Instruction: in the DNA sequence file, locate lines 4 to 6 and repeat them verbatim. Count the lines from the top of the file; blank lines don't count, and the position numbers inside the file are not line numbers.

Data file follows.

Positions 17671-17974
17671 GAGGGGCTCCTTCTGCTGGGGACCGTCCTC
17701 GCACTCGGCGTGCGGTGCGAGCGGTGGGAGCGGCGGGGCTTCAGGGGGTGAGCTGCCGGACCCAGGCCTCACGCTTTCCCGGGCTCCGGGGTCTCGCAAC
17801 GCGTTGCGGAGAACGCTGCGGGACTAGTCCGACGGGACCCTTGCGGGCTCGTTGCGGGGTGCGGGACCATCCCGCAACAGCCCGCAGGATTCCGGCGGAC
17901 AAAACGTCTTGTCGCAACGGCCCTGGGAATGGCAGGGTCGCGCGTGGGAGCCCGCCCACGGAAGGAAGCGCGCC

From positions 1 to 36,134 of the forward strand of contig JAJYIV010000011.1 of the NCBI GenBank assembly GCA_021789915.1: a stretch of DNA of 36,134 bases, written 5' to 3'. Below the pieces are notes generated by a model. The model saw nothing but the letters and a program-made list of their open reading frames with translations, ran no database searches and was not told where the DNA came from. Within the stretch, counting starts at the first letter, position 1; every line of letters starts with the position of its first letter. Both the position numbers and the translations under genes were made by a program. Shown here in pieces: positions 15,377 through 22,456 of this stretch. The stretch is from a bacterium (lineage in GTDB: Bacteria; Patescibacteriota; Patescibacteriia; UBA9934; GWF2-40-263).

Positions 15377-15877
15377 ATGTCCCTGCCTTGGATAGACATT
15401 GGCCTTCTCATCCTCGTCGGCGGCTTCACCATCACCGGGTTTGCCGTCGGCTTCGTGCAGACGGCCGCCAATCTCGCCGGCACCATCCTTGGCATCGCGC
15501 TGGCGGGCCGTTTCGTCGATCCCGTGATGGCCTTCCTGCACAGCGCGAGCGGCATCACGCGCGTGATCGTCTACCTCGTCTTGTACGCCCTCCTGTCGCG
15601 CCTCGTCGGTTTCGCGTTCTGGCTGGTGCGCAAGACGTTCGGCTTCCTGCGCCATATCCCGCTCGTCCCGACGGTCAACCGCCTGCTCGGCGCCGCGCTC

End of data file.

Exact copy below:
17801 GCGTTGCGGAGAACGCTGCGGGACTAGTCCGACGGGACCCTTGCGGGCTCGTTGCGGGGTGCGGGACCATCCCGCAACAGCCCGCAGGATTCCGGCGGAC
17901 AAAACGTCTTGTCGCAACGGCCCTGGGAATGGCAGGGTCGCGCGTGGGAGCCCGCCCACGGAAGGAAGCGCGCC

From positions 1 to 36,134 of the forward strand of contig JAJYIV010000011.1 of the NCBI GenBank assembly GCA_021789915.1: a stretch of DNA of 36,134 bases, written 5' to 3'. Below the pieces are notes generated by a model. The model saw nothing but the letters and a program-made list of their open reading frames with translations, ran no database searches and was not told where the DNA came from. Within the stretch, counting starts at the first letter, position 1; every line of letters starts with the position of its first letter. Both the position numbers and the translations under genes were made by a program. Shown here in pieces: positions 15,377 through 22,456 of this stretch. The stretch is from a bacterium (lineage in GTDB: Bacteria; Patescibacteriota; Patescibacteriia; UBA9934; GWF2-40-263).